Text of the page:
13. If a crystal ball could tell you the truth about yourself, your life, the future or anything else, what would you want to know?

14. Is there something that you’ve dreamed of doing for a long time? Why haven’t you done it?

15. What is the greatest accomplishment of your life?

16. What do you value most in a friendship?

17. What is your most treasured memory?

18. What is your most terrible memory?

19. If you knew that in one year you would die suddenly, would you change anything about the way you are now living? Why?

20. What does friendship mean to you?

21. What roles do love and affection play in your life?

22. Alternate sharing something you consider a positive characteristic of your partner. Share a total of five items.

23. How close and warm is your family? Do you feel your childhood was happier than most other people’s?

24. How do you feel about your relationship with your mother?

Set III

25. Make three true “we” statements each. For instance, “We are both in this room feeling … “

26. Complete this sentence: “I wish I had someone with whom I could share … “

27. If you were going to become a close friend with your partner, please share what would be important for him or her to know.

28. Tell your partner what you like about them; be very honest this time, saying things that you might not say to someone you’ve just met.

29. Share with your partner an embarrassing moment in your life.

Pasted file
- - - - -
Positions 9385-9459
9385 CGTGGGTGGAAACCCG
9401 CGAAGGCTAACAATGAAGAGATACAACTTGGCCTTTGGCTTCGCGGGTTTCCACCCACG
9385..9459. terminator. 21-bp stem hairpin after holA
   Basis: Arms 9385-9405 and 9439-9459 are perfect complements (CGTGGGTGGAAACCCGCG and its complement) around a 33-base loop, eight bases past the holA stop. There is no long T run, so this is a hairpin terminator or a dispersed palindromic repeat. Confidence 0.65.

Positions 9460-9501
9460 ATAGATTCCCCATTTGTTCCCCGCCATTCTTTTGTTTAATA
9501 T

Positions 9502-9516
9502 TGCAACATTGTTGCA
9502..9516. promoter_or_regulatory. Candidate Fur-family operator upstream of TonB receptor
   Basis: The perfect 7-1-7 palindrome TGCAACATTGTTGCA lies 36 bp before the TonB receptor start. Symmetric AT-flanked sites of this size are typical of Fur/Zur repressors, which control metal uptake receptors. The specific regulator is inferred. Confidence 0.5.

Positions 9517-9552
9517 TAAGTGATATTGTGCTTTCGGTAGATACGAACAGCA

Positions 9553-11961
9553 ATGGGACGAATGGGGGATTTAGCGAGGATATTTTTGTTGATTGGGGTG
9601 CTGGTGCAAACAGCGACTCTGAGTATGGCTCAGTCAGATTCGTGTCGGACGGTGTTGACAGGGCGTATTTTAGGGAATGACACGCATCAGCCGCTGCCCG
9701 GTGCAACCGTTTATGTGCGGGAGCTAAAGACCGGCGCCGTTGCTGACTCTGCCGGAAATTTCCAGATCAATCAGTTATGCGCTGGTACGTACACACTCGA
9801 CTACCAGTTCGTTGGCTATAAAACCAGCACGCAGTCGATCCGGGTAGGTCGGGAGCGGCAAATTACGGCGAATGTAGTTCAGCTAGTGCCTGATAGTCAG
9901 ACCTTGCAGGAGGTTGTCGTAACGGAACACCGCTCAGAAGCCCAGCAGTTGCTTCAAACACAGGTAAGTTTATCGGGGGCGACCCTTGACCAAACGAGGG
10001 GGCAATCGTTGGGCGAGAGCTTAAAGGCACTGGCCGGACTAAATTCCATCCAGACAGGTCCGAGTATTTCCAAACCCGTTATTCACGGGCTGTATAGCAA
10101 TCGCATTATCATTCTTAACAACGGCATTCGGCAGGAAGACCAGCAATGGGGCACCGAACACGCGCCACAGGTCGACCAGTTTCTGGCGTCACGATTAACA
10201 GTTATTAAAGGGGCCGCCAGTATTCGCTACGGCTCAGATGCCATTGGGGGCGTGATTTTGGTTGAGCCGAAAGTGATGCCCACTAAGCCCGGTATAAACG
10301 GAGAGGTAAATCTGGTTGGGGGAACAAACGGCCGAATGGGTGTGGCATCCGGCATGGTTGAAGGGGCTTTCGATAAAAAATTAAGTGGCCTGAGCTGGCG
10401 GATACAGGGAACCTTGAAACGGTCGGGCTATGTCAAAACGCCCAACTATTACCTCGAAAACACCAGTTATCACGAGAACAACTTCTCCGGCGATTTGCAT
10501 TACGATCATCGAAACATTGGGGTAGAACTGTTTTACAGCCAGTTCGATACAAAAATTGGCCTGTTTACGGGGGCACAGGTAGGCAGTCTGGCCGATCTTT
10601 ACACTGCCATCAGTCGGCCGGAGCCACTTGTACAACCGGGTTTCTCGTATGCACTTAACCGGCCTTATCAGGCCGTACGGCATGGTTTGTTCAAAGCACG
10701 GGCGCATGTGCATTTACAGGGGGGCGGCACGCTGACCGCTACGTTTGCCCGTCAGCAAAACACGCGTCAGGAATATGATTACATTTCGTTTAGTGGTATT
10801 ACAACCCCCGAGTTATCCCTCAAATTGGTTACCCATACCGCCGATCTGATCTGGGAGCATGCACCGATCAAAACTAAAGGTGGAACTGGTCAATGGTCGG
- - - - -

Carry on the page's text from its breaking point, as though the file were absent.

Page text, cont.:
30. When did you last cry in front of another person? By yourself?

31. Tell your partner something that you like about them already.

32. What, if anything, is too serious to be joked about?

33. If you were to die this evening with no opportunity to communicate with anyone, what would you most regret not having told someone? Why haven’t you told them yet?

34. Your house, containing everything you own, catches fire. After saving your loved ones and pets, you have time to safely make a final dash to save any one item. What would it be? Why?

35. Of all the people in your family, whose death would you find most disturbing? Why?

36. Share a personal problem and ask your partner’s advice on how he or she might handle it. Also, ask your partner to reflect back to you how you seem to be feeling about the problem you have chosen.

Got any of your own questions?

Published in the Personality and Social Psychology Bulletin (SAGE)

Authors: Arthur Aron (SUNY Stony Brook), Edward Melinat (California Graduate School of Family Psychology), Elaine N. Aron (SUNY Stony Brook), Robert Darrin Vallone (University of California, Santa Cruz), Renee J. Bator (Arizona State University)